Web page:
by Staff Writers
Kinshasa (AFP) Oct 10, 2012
Amnesty International called Wednesday on the Democratic Republic of Congo to put an end to the fighting in the east of the country where several local and foreign armed groups are committing abuses.
The Congolese government must take urgent steps to stop the violence in the east of the country and hold to account all who have committed human rights abuses, the London-based watchdog said, as the DRC prepares to host a major gathering of Francophone leaders.
Human rights abuses continue unabated and with total impunity, says Audrey Gaughran, Amnesty Internationals Africa Director.
An Amnesty International delegation has recently returned from eastern DRC, where delegates documented cases of rape, summary killings, forced recruitment of civilians including children, looting and illegal taxation by different armed groups.
The Francophonie Summit a biennial gathering of French speaking nations - will be hosted October 12-14 in Kinshasa, as violence in the east is escalating, resulting in widespread violations of international human rights and humanitarian law.
We are urging member states of International Organisation of Francophonie to ensure that the numerous violations of the values and principles stated in the Francophone Charter and the Bamako Declaration, are condemned in the strongest possible terms," the statement said.
"The organisation should use all existing mechanisms to ensure that the Congolese authorities fulfil their obligations as a member state.
French President Francois Hollande will attend the summit, along with other heads of state of francophone countries from around the world.
The leaders of Francophone nations are assembling in a country where there are daily reports of egregious abuses.They cannot ignore the context in which this major summit is taking place."
"They have a responsibility to engage with the Congolese authorities and demand action to stop the violence and hold perpetrators to account, said Audrey Gaughran.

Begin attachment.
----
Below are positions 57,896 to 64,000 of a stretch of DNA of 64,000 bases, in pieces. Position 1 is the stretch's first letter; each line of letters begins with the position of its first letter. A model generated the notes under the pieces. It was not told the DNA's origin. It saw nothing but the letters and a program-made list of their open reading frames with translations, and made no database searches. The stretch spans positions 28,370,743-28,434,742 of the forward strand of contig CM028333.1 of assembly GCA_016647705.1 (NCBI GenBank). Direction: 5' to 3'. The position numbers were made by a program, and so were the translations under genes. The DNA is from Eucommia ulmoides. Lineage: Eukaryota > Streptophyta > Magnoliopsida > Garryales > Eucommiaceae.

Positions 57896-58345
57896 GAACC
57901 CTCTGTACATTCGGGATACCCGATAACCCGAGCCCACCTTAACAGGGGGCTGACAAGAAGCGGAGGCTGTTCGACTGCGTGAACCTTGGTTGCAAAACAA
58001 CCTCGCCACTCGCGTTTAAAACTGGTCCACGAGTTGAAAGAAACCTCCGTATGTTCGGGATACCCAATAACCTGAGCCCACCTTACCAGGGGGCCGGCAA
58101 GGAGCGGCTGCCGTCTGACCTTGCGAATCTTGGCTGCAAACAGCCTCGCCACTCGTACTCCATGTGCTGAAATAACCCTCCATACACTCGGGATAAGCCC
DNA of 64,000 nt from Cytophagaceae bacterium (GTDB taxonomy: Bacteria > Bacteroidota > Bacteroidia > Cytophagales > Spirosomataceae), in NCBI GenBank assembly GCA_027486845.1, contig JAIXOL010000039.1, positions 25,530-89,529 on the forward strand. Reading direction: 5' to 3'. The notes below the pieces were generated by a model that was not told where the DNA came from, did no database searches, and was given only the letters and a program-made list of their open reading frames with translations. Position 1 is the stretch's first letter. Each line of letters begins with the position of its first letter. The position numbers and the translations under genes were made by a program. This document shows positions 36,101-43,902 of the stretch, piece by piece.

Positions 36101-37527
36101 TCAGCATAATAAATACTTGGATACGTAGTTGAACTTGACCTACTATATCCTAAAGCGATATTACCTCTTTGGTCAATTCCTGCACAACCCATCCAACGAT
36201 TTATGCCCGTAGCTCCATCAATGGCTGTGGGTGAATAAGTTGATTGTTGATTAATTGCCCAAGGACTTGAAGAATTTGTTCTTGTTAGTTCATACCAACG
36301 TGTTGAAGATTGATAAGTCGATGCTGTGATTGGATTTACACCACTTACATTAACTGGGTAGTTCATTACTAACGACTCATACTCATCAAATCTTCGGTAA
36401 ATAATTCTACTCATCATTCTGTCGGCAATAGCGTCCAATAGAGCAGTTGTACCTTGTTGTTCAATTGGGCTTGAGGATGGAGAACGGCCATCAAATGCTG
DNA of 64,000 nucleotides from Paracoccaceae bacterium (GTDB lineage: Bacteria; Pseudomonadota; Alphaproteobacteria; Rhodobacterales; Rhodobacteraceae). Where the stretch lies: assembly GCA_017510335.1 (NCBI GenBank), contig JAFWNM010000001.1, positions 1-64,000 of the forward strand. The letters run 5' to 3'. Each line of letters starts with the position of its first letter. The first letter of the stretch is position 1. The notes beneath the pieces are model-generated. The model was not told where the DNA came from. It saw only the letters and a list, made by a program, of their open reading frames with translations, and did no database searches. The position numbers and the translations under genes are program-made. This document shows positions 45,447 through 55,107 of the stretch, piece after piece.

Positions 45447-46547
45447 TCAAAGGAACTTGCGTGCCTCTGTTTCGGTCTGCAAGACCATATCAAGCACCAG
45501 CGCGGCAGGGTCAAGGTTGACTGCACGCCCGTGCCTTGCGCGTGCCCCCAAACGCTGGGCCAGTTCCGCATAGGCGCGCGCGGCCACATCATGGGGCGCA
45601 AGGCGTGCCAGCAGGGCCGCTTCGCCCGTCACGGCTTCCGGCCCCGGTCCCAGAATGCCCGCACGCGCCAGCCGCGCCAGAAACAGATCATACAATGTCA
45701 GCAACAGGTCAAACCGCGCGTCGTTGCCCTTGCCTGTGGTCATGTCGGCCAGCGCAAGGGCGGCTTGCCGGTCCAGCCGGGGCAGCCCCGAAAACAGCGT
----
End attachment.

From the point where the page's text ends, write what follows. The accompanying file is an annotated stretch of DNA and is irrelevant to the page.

Since conflict began between the Congolese army and the M23 armed group in April 2012, over 226,000 people have been forced to leave their homes in North Kivu province while about 60,000 have crossed the border to seek refuge in Uganda and Rwanda, the statement said.
"In July 2012, civilians were caught in the cross fire between government forces (FARDC) and the M23 who launched attacks against Rutshuru and Kiwanja, showing complete disregard for international standards with regard to protection of civilians".
Amnesty International says it is also concerned about the increase of ethnic-related violence. Between May and September 2012, the Democratic Liberation Forces of Rwanda (FDLR), the Nyatura and Raia Mutomboki armed groups in Masisi territory specifically targeted civilians who belonged or who were believed to belong to certain ethnic groups.
"Impunity for breaches of international law has become entrenched in the DRC."
Despite arrest warrants issued by the International Criminal Court (ICC) for Bosco Ntaganda and Sylvestre Mudacumura, both indicted for war crimes, neither of them has been arrested.
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Nigerian army denies rampage, killing civilians after attack
Lagos (AFP) Oct 09, 2012
Nigeria's army on Tuesday denied killing civilians and burning homes and shops after a bomb attack in the city of Maiduguri, despite residents' claims of as many as 30 deaths during a rampage by soldiers. "There was no incident involving the killing of 30 civilians," Lieutenant Colonel Sagir Musa, spokesman for a military joint task force in Borno state, where Maiduguri is the capital, said ... read more
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